UM AIDS Institute Receives Gift, Partnership from Palm Beach Infectious Diseases Institute
The University of Miami‘s newly established HIV/AIDS Institute has received a $250,000 pledge of support from the Palm Beach Infectious Diseases Institute (PBIDI). The funding is part of a new partnership between the centers that will help further the HIV/AIDS Institute’s research capacity, drive education initiatives and support innovative collaborations with researchers at other institutions in South Florida.
Istvan Krisko, M.D., Ph.D., P.A., founder and President of the PBIDI, took part in a ceremonial handshake at the UM Miller School of Medicine last week with Pascal J. Goldschmidt, M.D., Senior Vice President for Medical Affairs and Dean of the Miller School and CEO of UHealth, Mario Stevenson, Ph.D., professor of medicine, Chief of the Division of Infectious Diseases in the Department of Medicine and Co-Director of the Center for AIDS Research, and Gordon M. Dickinson, M.D., professor of medicine and public health sciences.
“This is huge because HIV is here, and Miami has been one of the epicenters from the beginning,” said Krisko. “The world is lucky to have the institute here. This means a lot for those who are afflicted and I’m excited to be a part of it.”
As part of the partnership, the PBIDI will become a component of the HIV/AIDS Institute, which was given provisional approval until it goes before the UM Faculty Senate for full approval.
“UM and the South Florida region have some of the world’s leading HIV clinicians and researchers,” said Goldschmidt. “Partnering with other dedicated local agencies is essential to winning the war on HIV and AIDS and will allow us to be even more innovative in helping those at risk and infected.”
The PBIDI will also work closely with the UM Office of Medical Development to help raise additional funds in the Palm Beach County area. Krisko will serve on the Institute’s Board of Governors and help guide its strategy.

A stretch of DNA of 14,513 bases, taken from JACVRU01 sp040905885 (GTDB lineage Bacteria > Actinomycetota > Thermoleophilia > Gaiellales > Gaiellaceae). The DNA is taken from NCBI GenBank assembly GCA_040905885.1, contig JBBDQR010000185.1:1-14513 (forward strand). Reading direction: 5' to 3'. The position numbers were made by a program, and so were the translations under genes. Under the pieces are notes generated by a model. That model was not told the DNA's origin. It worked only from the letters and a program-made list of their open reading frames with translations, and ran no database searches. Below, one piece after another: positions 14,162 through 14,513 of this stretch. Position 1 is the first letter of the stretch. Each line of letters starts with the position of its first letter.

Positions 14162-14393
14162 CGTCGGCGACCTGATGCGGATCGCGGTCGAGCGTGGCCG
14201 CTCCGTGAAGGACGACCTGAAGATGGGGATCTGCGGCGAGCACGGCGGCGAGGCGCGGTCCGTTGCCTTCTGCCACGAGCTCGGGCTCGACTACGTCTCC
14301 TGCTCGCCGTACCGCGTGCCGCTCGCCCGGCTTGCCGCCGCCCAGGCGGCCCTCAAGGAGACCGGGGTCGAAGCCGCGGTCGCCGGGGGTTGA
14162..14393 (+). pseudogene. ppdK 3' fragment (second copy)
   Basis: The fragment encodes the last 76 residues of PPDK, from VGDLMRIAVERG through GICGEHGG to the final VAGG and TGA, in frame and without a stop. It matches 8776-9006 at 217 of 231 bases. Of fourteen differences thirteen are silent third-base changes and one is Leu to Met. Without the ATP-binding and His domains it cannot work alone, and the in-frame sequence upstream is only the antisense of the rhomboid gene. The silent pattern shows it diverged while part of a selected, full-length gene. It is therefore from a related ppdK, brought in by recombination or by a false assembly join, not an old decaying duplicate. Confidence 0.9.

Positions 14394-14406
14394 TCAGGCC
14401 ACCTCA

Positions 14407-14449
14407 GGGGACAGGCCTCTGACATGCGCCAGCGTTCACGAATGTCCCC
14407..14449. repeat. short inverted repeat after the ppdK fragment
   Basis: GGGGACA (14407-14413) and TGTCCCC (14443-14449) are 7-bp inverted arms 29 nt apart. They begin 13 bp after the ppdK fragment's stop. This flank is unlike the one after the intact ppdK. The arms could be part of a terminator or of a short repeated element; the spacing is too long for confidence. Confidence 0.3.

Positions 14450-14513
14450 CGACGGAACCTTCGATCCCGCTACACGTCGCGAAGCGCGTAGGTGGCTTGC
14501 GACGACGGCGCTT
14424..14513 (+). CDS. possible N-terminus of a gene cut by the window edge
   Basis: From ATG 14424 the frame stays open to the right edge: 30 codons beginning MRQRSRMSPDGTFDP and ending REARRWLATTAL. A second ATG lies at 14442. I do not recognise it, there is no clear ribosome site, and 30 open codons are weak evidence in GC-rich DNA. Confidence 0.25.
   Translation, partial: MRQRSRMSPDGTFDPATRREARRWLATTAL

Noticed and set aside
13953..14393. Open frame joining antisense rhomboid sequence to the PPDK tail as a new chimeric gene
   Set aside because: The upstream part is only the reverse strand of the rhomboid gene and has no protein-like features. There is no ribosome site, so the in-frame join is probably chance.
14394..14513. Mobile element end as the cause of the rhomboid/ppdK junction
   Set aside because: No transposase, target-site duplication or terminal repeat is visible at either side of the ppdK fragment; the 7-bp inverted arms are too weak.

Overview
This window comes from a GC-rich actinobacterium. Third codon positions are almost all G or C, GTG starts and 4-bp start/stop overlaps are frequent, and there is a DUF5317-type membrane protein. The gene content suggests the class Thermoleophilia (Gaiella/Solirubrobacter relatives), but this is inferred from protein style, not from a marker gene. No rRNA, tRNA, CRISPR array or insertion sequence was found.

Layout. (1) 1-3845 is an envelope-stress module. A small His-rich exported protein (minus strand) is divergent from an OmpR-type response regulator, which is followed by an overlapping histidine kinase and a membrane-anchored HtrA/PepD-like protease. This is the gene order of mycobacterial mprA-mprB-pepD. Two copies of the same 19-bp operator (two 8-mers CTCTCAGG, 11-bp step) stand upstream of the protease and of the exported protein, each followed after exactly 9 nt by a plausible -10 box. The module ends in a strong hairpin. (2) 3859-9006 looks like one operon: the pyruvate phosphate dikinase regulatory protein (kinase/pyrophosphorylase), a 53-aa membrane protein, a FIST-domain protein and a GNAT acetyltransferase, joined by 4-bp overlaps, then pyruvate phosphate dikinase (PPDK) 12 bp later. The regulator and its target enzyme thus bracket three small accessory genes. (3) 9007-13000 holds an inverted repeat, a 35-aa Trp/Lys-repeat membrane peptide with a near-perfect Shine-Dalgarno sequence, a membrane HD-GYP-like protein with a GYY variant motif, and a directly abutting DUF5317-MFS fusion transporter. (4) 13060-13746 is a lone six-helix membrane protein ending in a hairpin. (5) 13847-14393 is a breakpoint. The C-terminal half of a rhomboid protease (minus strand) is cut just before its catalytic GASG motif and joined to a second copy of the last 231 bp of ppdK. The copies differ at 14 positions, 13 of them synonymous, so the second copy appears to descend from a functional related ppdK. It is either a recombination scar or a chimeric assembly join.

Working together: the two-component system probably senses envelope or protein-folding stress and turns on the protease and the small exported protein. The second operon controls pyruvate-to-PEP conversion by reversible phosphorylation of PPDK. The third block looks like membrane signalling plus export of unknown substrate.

“The war against HIV and AIDS is a team effort. We need to marshal the troops, so that way we are able to bring the strongest weapons to bear,” said Stevenson, a world-renowned AIDS researcher who has been instrumental in recruiting top HIV/AIDS scientists to UM.
Stevenson established the HIV/AIDS Institute in late 2014 with the help of a $1 million research grant from the State of Florida. The Institute was created to coordinate and integrate all AIDS research and clinical activities at the Miller School of Medicine. The mission is to stimulate innovation, support and create synergistic collaborations among the School’s interdisciplinary HIV/AIDS initiatives and, above all, advance the understanding, prevention and treatment of HIV- and AIDS-associated malignancies.
While the Institute has an HIV/AIDS focus, part of its mission will be to foster research and training in infectious diseases in general.
As South Florida leads the nation in HIV infection rates, Stevenson said the PBIDI is a much-needed resource in the University’s mission to find a vaccine and cure.
“In the quest for a cure, we need to fund innovative research, an area that the federal government is less likely to take a chance on, so partnering with the state and agencies such as the Palm Beach Infectious Diseases Institute will allow the UM AIDS Institute to stay innovative and on the cutting edge of AIDS research,” he said.